The Trojans spend the night at Delos and visit the shrine of Phoebus in the morning. The god tells them to search for their “kindred shores.” Before they depart, King Anius gifts Anchises a staff and Aeneas a mixing bowl that depicts a funeral taking place in a city. The daughters of Orion—girls who had died for their people—are depicted being carried out to the funeral pyre while the citizens lament. In return, the Trojans give the people of Delos gifts.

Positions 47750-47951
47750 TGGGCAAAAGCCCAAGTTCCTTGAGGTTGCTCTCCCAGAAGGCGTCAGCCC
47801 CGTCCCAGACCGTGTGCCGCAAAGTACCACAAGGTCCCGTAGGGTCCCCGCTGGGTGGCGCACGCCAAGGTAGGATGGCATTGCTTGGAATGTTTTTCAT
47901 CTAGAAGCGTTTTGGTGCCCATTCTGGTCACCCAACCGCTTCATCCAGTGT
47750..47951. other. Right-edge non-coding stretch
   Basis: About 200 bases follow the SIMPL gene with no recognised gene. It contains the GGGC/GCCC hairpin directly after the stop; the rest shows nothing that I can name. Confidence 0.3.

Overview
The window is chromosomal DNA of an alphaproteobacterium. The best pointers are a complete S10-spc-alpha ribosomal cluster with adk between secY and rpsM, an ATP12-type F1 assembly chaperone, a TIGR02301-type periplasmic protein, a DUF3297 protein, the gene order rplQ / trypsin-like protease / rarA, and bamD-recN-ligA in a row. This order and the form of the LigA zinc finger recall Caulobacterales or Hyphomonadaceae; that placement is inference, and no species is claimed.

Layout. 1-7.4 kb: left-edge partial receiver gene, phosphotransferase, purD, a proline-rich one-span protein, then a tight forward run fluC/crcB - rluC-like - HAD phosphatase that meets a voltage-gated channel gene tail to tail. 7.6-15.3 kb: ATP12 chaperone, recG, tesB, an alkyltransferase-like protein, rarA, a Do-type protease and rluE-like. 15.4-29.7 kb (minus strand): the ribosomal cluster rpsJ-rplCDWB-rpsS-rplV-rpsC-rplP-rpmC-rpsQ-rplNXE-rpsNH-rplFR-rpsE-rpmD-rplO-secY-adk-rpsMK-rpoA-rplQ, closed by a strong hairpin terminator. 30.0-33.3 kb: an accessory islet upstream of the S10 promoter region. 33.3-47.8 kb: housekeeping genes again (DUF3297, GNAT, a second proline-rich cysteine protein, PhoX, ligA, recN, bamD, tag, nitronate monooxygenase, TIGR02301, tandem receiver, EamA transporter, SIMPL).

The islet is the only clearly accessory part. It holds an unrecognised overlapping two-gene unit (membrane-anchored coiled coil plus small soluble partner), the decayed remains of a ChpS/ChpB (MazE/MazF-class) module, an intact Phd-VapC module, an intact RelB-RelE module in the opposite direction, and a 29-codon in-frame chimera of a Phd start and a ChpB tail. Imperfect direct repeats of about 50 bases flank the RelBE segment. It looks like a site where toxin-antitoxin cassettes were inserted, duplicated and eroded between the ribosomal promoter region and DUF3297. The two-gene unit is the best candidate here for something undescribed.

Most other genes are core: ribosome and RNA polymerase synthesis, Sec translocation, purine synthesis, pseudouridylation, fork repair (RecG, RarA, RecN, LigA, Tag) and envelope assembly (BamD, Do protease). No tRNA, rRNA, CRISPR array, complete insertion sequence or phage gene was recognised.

The wandering Trojans are looking for their “kindred shores,” suggesting that they are searching for their true home—a home even more theirs than Troy was. This is reminiscent of how Cadmus found the land for the city that he founded after he was banished from his kingdom. Together, the two stories suggest that bad things can transform into good things.